Understanding Synchrotron-Based X-ray Techniques Through Video

Lyndsay Troyer, Ph.D.
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One of our editors highlights JoVE Video Articles which demonstrate the advantages of synchrotron-based X-ray techniques and their applications.

Synchrotron radiation facilities produce bright X-rays that can be applied by researchers in a wide variety of fields, including materials science, geoscience, and biology. These facilities can be used to answer scientific questions that cannot be addressed by benchtop techniques. While there are several advantages to synchrotron-based techniques because of the high intensity of the X-ray beam, the major limitation to synchrotron work is availability and access. With a limited number of these facilities around the world, researchers frequently must apply for time to use a technique at a remote lab and then travel to carry out their experiments.

JoVE video articles can provide researchers with a glimpse into synchrotron facilities without having to leave their benches. In this post, I’ll highlight some videos showing the advantages of synchrotron-based X-ray techniques and how to prepare for experiments at a synchrotron facility.

One advantage of synchrotron-based X-ray techniques is they are typically non-destructive. Unlike benchtop X-ray techniques where samples need to be placed under vacuum, synchrotron-based techniques can measure samples with minimal sample manipulation. For example, plant and mineral samples do not need to be dehydrated which can change their chemical or physical structure. In this JoVE video article, researchers demonstrate their methods for imaging the xylem networks in the tissues of living plants using high-resolution computed tomography.

Another major advantage of synchrotron-based techniques is that data can be acquired rapidly. This allows for time-resolved data collection that can provide insight into processes in real time. In this JoVE video article, researchers at Lawrence Berkeley National Laboratory demonstrate how to conduct an in situ experiment to characterize how Li-ion battery electrodes change structurally during battery operation. Time-resolved X-ray diffraction patterns are collected to look for structural changes in the materials while undergoing battery charge and discharge.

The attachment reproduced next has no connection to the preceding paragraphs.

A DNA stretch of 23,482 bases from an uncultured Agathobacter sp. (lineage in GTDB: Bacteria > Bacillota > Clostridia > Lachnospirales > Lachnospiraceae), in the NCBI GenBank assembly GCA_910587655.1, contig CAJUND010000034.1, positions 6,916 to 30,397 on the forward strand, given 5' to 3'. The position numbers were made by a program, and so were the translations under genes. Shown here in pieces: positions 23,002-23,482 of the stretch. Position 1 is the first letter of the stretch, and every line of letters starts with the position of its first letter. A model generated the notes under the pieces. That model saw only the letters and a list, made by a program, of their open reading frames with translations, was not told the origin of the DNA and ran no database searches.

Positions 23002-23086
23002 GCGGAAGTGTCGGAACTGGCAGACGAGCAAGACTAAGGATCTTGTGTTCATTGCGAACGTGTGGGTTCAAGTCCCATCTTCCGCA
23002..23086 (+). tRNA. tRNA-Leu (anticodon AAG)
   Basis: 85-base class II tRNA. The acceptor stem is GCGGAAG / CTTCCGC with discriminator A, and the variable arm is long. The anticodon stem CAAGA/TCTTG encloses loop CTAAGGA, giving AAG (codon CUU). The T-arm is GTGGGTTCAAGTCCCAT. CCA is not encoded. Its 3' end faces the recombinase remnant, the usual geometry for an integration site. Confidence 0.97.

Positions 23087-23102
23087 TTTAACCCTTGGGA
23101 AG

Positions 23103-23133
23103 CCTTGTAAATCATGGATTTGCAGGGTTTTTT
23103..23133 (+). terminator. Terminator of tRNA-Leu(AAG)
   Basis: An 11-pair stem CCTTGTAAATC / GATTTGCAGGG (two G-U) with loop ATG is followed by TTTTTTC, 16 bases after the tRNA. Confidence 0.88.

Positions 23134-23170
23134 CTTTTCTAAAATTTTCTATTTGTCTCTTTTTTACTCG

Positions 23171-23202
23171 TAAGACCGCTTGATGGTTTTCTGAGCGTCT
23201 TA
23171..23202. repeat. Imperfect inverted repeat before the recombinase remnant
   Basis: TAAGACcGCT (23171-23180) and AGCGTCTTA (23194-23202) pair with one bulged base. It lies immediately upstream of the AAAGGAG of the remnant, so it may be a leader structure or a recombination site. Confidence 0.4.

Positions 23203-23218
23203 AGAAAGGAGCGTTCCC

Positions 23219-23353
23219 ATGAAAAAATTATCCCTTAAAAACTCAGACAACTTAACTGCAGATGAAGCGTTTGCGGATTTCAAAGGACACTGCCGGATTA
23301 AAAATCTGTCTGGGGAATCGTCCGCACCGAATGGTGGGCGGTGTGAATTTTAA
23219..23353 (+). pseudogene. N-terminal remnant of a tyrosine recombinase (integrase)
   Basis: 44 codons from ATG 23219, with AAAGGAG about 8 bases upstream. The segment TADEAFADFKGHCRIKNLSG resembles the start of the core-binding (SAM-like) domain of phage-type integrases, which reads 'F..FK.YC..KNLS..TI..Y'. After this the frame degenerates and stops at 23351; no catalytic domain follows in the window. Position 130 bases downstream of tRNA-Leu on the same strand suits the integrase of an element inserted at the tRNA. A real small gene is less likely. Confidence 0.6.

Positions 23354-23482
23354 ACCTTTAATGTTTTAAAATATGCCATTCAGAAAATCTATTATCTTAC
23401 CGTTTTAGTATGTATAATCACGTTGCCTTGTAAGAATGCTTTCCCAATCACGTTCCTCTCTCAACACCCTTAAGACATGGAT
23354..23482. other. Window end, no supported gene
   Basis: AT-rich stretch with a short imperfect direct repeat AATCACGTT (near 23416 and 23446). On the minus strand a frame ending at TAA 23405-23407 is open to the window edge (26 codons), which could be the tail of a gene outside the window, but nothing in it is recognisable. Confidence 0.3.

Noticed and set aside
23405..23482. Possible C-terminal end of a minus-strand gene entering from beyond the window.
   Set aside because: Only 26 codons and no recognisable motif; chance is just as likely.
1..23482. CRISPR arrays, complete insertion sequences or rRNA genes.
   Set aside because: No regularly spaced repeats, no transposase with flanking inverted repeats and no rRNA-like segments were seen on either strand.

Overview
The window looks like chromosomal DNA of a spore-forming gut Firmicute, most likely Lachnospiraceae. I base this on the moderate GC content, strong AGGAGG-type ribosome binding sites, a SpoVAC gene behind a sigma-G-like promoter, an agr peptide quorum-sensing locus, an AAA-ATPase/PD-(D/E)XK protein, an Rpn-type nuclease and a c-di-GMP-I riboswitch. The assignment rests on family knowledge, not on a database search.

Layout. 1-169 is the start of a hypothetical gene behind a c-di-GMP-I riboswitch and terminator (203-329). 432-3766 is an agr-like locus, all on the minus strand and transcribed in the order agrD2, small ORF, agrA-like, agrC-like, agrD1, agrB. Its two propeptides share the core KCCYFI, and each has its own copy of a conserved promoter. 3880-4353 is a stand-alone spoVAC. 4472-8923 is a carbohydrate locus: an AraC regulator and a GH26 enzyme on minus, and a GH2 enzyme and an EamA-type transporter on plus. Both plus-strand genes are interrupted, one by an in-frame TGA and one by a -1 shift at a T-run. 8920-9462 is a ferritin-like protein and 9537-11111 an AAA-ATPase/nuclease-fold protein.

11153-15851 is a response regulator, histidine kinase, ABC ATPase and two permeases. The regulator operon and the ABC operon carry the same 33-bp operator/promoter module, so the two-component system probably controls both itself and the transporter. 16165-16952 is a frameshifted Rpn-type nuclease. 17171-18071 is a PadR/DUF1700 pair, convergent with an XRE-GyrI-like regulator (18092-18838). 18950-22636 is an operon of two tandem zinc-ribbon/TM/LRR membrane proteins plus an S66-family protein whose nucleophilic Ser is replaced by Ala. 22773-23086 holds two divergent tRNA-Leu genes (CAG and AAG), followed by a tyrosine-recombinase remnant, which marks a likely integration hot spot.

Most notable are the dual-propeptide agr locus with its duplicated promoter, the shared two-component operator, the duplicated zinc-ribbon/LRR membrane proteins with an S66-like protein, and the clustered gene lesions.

In another example of rapid data acquisition, researchers at Louisiana State University demonstrate how to use a lab-on-a-chip device to observe reaction intermediates in this time-resolved kinetic study. Researchers examining the synthesis of gold nanoparticles place a millifluidic device directly in front of the x-ray beam and collect x-ray absorption spectra during the course of the reaction.

Proper sample preparation before arriving at a synchrotron facility is important to save time and ensure the success of an experiment. In this JoVE video article, researchers show how to prepare samples by chemically fixing cells on the appropriate sample holder. This process can be tricky because cells need to be grown onto a fragile sample holder and they can detach in transport if not done correctly. Following careful sample preparation in the laboratory, researchers are able to examine the distribution and quantity of elements in mammalian cells using X-ray fluorescence mapping.

These are just a few examples of the synchrotron-based methods published in JoVE. Since synchrotron-based radiation is not available to researchers in their labs, it can be difficult to become familiar with these techniques. Video articles can provide researchers who are new to synchrotron work with ideas on how to apply these advanced techniques to their research, what to expect when they arrive at a synchrotron facility, and how to prepare for a successful experiment.